It was a church drummer’s worst nightmare. In the middle of a service, David Wagner was playing “Heaven Invade” with his worship band when his in-ear monitors stopped working.

Wagner posted a clip on Instagram of what happened. It includes the audio that should have been coming through in his monitors: a mix of the sound from the band, some added reverb, and of course, the click track—a repetitive tapping sound that keeps time, usually sounding for each beat. Halfway through the video, one of the vocalists—his wife—passes him a new pair of headphones.

The role of the worship drummer has changed a lot over the past 20 years. In addition to the evolving sound of worship music—moving away from rock and toward electronic dance music— drummers have adjusted to new production setups, becoming the person on stage who makes sure that musicians and tech are fully in sync.

Since the rise of contemporary worship bands during the late 1990s, many churches have adopted technologies that were once reserved for live concerts in stadiums and large auditoriums, where musicians needed in-ear monitors and click tracks due to crowd noise and echoes.

For veteran church drummers, these changes are pushing them to develop new skills and to adapt their approach to the music. Some say these shifts are making drumming more boring, lower stakes, and monotonous. Others are finding that new tools allow them to be creative, to explore using their instruments in different ways, and to experience new freedom as worshipers on stage—even if they are behind a Plexiglas cage.

Wagner, who has been a drummer for 12 years, moved to a church in Murray, Kentucky, that uses in-ear monitors (IEMs) about 3 years ago. At a smaller church before that, his tech setup had drums and guitars, but no click. The music was different too, more Chris Tomlin acoustic guitar sounds than the synth-heavy songs from Bethel or Elevation.

It took time to adjust to the relentless click track in his ears, but Wagner says it’s a tool that makes his job a lot easier.

“At first, it was kind of intimidating,” said Wagner. “But playing with a click actually felt easier.”

Most church musicians who use IEMs and click tracks aren’t just hearing a metronome; in many cases there are voice cues for the intro, verse, and chorus. Some churches also employ a music director that uses a microphone to speak directly to the musicians on stage to call out changes or to let everyone know if something is going wrong.

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At first, taking in all that input while playing an instrument or singing can be overwhelming. But the precise orchestration these tools afford is necessary to recreate the sounds of today’s popular worship songs.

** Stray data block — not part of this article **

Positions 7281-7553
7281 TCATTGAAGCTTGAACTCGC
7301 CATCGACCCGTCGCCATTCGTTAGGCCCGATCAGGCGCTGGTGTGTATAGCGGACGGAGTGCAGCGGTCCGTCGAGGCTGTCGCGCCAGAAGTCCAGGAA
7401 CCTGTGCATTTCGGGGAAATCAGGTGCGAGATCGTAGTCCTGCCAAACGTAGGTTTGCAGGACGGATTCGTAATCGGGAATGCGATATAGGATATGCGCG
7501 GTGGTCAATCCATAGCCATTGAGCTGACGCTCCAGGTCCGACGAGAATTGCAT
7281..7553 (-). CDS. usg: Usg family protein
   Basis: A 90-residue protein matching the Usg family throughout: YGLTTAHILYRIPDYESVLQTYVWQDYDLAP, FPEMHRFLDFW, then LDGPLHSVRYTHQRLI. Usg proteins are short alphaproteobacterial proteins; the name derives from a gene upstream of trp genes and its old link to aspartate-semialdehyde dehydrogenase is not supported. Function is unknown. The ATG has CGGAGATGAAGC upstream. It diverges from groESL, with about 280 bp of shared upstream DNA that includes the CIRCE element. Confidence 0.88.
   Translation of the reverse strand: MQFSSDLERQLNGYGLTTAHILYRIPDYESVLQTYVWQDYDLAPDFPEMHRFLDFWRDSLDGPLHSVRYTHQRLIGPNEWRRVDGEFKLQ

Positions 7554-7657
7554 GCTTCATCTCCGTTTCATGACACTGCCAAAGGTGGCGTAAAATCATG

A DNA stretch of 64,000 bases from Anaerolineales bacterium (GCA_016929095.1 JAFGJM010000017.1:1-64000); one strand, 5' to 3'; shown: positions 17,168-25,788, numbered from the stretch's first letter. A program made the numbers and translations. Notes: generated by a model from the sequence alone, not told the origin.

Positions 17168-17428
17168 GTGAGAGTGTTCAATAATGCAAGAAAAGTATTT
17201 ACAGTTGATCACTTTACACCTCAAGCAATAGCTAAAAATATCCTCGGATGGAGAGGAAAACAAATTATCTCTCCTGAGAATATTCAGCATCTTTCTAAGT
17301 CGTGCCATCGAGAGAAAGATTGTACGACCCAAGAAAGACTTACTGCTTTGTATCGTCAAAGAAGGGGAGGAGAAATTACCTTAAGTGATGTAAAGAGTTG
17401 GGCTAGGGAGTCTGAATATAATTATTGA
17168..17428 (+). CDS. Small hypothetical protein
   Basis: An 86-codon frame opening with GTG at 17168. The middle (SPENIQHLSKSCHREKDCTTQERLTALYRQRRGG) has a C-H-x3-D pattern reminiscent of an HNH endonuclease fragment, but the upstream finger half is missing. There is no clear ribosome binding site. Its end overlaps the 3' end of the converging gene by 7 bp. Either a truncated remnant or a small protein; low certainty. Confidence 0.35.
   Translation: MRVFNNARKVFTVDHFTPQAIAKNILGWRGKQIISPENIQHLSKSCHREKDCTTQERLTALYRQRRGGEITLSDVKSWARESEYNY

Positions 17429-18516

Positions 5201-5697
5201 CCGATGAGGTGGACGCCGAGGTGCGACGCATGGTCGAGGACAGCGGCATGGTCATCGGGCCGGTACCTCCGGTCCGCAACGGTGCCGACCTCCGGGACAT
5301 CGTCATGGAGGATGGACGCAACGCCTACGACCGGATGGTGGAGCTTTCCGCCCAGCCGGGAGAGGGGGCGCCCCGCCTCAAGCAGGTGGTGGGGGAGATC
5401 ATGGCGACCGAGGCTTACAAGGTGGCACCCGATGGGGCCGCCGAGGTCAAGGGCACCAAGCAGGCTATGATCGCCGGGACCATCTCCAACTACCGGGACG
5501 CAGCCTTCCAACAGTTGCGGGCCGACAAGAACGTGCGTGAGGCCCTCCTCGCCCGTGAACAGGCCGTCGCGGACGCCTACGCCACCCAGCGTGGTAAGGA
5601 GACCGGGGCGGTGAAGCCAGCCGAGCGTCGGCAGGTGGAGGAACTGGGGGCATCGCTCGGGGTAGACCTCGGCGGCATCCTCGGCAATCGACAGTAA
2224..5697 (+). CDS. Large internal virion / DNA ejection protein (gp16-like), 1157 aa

Drew Allen went from drumming for an Assemblies of God church in Mississippi to playing for a large North Point affiliate church in Gainesville, Florida.

Accustomed to a musical worship style marked by flexibility and spontaneity, the exacting structure imposed by a click and pre-programmed tracks at his new church felt very different. But ultimately, the predictability and clarity made it easier to engage in the music without the pressure of timekeeping and remembering whether a chorus or bridge was coming next.

“I used to think, I have to learn this exact arrangement? It’s going to be so hard to worship like that. But I’ve actually found that it’s the opposite,” said Allen. “When you have the arrangement on lock, it’s actually really freeing.”

Musicologist Joshua Kalin Busman points out that, over the last decade, the sound of worship music—think of the big names like Hillsong, Bethel, and Elevation—has shifted to reflect the profile of electronic dance music (EDM) more than rock.

That shift seems to have led to less tempo variation, an emphasis on a unified musical “set,” and rhythmic repetitiveness and simplicity.

“We jokingly call a contemporary worship service the ‘andante hour,’” said Busman (andante is a musical term for a moderately slow speed). “Everything now seems to sit in this tempo sweet spot at around 76 beats per minute.”

In EDM, rhythmic stability and key continuity (keeping songs in the same musical key signature) help create seemingly endless sets of songs that audiences can move to and participate in. One song can be easily folded into another, and transitions can be seamless. Increasingly, this way of participating in music is shaping worship services.

“That kind of tempo and pitch matching has always been part of EDM,” Busman said. “There’s more of a holistic musical trajectory. In worship music, we’ve shifted from a focus on the song as a delivery system to the set, a 30- or 45-minute experience.”

Paradoxically, the influence of EDM—a genre that’s all about the beat—hasn’t meant that drummers have more to do. The click track actually allows a band to rely less on a drummer and more on synth effects and vocalists, because everyone on stage has the same beat in their ears. There’s no danger of someone losing track of the tempo.